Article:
This Filmmaker Acquired A Ferrari 250 GTO In 1968

This Filmmaker Acquired A Ferrari 250 GTO In 1968

Known as @n3actes on Instagram and fond of sharing his exotic car ownerships, filmmaker Stephen Mitchell owned a great number of notable cars through the years. One of them is the Ferrari 250 GTO s/n 3987GT…

My name is Stephen Mitchell and I like Ferraris. I came to appreciate them after I survived a head-on collision on the Ventura Freeway in Los Angeles and spent a month in the hospital with a very few television channels, a record player with some Elvis 45s and as many car magazines as I could get my hands on. I wasn't yet old enough to drive but the articles by Henry N. Manney lll, Denis Jenkinson (or DSJ as he signed them) and David E. Davis in which the European racing scene, exotic sports cars of the time and the chicanery of the Machiavellian Scuderia Ferrari were detailed and, perhaps, romanticized to a degree, captured my imagination.

First encounters

Too young to drive, my fascination with Ferrari focused on their design aesthetic, the legendary nature of Ferrari himself, his designers and engineers and the epic results they were enjoying on the race track. When I came of age and was old enough to drive, Trevor Hook, a salesman at Otto Zipper's Ferrari dealership in Santa Monica offered me my first ride in a Ferrari--a 250GT/E 2+2. That did it!

One day, I was riding in the family Cadillac--still too young to drive at this point--when I see what I recognized as a Ferrari 250GTO going the opposite direction. It looked and sounded fantastic, was red and had two orange pit lights on the roof like one sees at Le Mans or Daytona. I wanted that car!

A few years later, I bought my first car, a gorgeous canary yellow Jaguar E-Type coupe which nearly bankrupted me with repairs. I sold it and bought a Ferrari Berlinetta Lusso that, ironically, I could afford to own and drive.

Ferrari 250 GT Berlinetta Lusso

Photo: Barbara Day

Insurance money from the accident and some part-time movie work made it possible. I was in my element. Everything about the Ferrari made perfect sense to me and the way it drove was a vast improvement over the Jaguar. The design was sublime and it offered all the performance I could ask for. I was 17 years old.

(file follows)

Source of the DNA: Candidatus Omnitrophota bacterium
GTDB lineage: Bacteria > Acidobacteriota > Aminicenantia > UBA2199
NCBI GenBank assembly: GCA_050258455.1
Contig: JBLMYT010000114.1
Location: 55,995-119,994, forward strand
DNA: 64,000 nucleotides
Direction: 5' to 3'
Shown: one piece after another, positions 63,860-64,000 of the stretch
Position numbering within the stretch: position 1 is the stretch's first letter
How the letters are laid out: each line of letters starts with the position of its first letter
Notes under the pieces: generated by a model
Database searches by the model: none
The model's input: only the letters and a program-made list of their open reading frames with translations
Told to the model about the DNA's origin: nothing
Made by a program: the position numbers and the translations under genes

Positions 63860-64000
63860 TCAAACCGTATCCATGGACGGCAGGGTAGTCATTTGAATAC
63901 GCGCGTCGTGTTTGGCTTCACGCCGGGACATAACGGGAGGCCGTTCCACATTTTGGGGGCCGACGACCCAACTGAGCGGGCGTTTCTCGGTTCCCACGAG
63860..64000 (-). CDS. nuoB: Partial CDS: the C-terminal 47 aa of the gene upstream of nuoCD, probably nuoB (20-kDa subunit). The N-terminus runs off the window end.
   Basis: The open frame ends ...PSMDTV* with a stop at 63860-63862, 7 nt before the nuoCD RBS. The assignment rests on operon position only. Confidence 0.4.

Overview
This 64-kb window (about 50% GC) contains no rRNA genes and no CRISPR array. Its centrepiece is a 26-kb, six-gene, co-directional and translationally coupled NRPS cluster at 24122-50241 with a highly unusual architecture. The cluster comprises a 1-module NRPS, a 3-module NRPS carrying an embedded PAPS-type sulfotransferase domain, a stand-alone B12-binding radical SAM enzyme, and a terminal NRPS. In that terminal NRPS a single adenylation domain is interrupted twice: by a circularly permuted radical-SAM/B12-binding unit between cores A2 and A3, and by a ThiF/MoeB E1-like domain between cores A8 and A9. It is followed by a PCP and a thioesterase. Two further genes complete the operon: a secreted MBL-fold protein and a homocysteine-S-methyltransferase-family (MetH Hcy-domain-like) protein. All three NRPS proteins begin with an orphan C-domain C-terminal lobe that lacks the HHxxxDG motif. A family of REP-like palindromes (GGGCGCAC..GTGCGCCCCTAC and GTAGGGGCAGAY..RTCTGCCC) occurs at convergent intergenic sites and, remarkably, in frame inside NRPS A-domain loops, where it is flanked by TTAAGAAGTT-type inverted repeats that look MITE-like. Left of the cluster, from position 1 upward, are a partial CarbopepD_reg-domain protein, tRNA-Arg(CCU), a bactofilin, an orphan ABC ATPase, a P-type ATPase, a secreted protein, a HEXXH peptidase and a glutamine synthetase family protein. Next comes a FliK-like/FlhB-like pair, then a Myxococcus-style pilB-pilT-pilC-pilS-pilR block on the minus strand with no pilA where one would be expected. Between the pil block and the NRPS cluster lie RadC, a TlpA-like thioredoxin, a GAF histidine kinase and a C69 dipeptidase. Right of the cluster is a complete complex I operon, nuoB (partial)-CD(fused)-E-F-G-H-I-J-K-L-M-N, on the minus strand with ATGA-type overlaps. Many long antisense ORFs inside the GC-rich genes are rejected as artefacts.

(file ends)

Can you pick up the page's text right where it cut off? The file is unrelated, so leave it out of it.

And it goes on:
Seeing the 250 Breadvan

Ferrari Breadvan

Photo: Gary Wales

One evening, I attended my first Ferrari Owner's Club dinner in Santa Monica. I'd never seen so many Ferraris together in one place and during the course of the evening, encountered two 'forces of nature' that would become intertwined with my life as I grew into adulthood--Matthew Ettinger and the Ferrari Breadvan. For reasons best known to himself, Matthew was dressed as an Arab sheik and was being pushed by his wife at the time in a wheelchair and with plaster casts on both his legs. A drunk driver drove onto the sidewalk as Matthew was changing band names on the marquee of his nightclub knocking him off his ladder and into the hospital.

After dinner, in the parking lot, I discovered the Ferrari Breadvan, still owned by film editor Asa Clark at the time. It was an interesting car with more history than I could have imagined at the time. That night, there was no hint of how both of these encounters would shape my future with some extraordinary adventures and lead to my inclusion in Marc Sonnery's wonderful book Rebel Rebel: Breadvan: The Most Recognizable Ferrari in the World decades later.

 Ferrari Breadvan

Photo: Matthew Ettinger

So much for the backstory. As much as I loved the Lusso, I had never forgotten the sight of that red GTO on San Vicente Blvd. as it went by. I decided to see if I could find a GTO to buy. It wasn't easy. Some producer at Paramount Studios listed one in the classified section of the Los Angeles Times. I went to look at it but, inexplicably, it turned out to be a Lusso. I kept looking.

Buying the GTO

Eventually, I found an ad for a yellow GTO owned by Mario Tosi who was a cinematographer living in the Hollywood Hills above the Sunset Strip. I drove my Lusso to his house and followed Mario along Mulholland Drive as we went for a road test. "Don't try to keep up with him," Mario's friend who also owned a Lusso warned me, "You won't be able to."